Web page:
McCain: Rand Paul 'working for Vladimir Putin'
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Sen. John McCainJohn Sidney McCainThe Memo: Trump's strengths complicate election picture Mark Kelly: Arizona Senate race winner should be sworn in 'promptly' Cindy McCain: Trump allegedly calling war dead 'losers' was 'pretty much' last straw before Biden endorsement MORE (R-Ariz.) on Wednesday accused Sen. Rand PaulRandal (Rand) Howard PaulRand Paul says he can't judge 'guilt or innocence' in Breonna Taylor case Overnight Health Care: Health officials tell public to trust in science | Despair at CDC under Trump influence | A new vaccine phase 3 trial starts Health officials tell public to trust in science MORE (R-Ky.) of working for Russian President Vladimir Putin after he objected to a treaty related to Montenegro.

"He has no justification for his objection to having a small nation be part of NATO that is under assault from the Russians," McCain said from the Senate floor. 

"The senator from Kentucky is now working for Vladimir Putin."

The flashpoint came after McCain asked for unanimous consent to set up a vote on a treaty on Montenegro joining NATO, but Paul objected.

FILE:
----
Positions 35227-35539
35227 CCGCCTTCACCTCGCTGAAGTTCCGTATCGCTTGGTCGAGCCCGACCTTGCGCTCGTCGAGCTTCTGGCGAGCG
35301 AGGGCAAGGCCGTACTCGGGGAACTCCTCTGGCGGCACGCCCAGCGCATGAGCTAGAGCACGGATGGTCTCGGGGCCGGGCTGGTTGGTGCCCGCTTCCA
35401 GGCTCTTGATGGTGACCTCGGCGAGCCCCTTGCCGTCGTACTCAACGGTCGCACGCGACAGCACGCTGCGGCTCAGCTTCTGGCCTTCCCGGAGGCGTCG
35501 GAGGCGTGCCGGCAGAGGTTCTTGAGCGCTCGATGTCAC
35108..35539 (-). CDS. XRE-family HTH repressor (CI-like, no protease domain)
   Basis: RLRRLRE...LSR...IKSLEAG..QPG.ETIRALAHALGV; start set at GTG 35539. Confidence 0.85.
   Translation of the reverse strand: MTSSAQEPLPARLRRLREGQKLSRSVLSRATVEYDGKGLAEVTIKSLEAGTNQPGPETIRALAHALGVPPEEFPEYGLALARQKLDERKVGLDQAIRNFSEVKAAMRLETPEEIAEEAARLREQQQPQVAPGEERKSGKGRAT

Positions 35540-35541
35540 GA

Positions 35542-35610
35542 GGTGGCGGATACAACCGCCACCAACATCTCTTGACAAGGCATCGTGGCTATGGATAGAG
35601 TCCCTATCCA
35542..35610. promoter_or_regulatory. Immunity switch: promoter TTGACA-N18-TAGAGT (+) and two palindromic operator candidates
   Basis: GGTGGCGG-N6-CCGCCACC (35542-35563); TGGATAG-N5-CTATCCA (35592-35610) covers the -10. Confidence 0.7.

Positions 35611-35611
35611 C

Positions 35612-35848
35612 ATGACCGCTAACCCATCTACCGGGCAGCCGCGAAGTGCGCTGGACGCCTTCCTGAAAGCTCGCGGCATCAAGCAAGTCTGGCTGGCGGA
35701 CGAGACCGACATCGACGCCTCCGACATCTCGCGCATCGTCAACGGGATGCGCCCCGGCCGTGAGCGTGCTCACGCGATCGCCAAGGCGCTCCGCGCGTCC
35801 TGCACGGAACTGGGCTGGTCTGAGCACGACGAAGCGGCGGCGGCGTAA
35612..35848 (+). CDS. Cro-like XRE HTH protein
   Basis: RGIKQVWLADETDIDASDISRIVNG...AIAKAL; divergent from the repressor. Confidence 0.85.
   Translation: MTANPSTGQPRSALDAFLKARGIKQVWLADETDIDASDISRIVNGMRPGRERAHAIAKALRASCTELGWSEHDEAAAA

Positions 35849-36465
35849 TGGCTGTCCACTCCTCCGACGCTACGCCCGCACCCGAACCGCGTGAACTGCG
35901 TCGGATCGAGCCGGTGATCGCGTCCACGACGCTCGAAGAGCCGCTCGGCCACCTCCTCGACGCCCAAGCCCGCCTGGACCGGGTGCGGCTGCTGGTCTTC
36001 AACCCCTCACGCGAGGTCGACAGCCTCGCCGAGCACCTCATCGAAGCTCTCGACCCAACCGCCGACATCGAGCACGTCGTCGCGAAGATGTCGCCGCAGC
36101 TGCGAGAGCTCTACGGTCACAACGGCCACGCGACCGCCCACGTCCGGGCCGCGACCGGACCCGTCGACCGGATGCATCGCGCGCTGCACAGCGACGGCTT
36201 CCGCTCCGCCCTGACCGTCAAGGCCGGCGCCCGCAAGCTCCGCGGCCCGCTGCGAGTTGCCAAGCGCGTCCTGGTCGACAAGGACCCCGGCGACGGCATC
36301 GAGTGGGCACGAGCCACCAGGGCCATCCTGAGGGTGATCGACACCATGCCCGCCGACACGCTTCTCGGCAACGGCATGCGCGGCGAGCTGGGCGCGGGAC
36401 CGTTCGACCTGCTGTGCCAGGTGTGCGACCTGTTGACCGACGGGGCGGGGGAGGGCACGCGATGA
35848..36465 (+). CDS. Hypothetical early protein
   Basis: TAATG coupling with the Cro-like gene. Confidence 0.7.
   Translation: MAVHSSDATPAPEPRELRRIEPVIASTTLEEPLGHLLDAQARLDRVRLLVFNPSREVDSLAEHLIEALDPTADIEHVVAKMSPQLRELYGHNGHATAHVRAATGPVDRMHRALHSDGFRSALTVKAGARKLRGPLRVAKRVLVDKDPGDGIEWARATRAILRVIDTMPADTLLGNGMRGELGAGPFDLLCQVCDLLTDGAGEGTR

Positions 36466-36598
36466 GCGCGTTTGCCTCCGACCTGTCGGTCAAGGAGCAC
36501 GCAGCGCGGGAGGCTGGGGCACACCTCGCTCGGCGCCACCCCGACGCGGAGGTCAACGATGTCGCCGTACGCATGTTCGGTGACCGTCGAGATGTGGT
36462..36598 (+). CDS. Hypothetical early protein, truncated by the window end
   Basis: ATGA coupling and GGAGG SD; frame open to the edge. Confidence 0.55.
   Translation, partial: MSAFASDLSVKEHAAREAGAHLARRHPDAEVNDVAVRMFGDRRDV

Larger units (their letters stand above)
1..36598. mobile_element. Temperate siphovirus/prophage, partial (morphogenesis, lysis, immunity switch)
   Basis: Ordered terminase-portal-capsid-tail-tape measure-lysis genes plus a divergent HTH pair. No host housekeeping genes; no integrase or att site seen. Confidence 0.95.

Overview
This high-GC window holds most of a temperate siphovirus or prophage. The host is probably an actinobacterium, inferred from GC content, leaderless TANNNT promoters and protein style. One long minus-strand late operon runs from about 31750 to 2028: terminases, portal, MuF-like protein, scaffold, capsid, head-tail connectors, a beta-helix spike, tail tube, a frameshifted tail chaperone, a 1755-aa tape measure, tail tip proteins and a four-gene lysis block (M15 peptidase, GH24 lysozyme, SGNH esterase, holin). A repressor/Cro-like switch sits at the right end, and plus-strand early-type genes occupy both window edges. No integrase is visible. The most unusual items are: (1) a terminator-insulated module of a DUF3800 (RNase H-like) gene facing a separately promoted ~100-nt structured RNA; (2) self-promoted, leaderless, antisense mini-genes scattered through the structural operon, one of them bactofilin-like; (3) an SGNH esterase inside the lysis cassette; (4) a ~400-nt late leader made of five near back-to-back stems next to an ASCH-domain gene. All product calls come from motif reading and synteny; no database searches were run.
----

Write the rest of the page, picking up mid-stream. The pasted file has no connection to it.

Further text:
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Under the Senate's rules, any one senator can object to a unanimous consent request.

McCain warned before he asked for consent that any senator who objected was "carrying out the desires and ambitions" of Putin.

Paul argued that the U.S. is already stretched thin militarily. 

“Currently, the United States has troops in dozens of countries and is actively fighting in Iraq, Syria, Libya, and Yemen (with the occasional drone strike in Pakistan). In addition, the United States is pledged to defend 28 countries in NATO," he said in a statement. 

He added that "it is unwise to expand the monetary and military obligations of the United States given the burden of our $20 trillion debt.”

Under NATO's Article 5, member states agree to defend any NATO country that is threatened by force.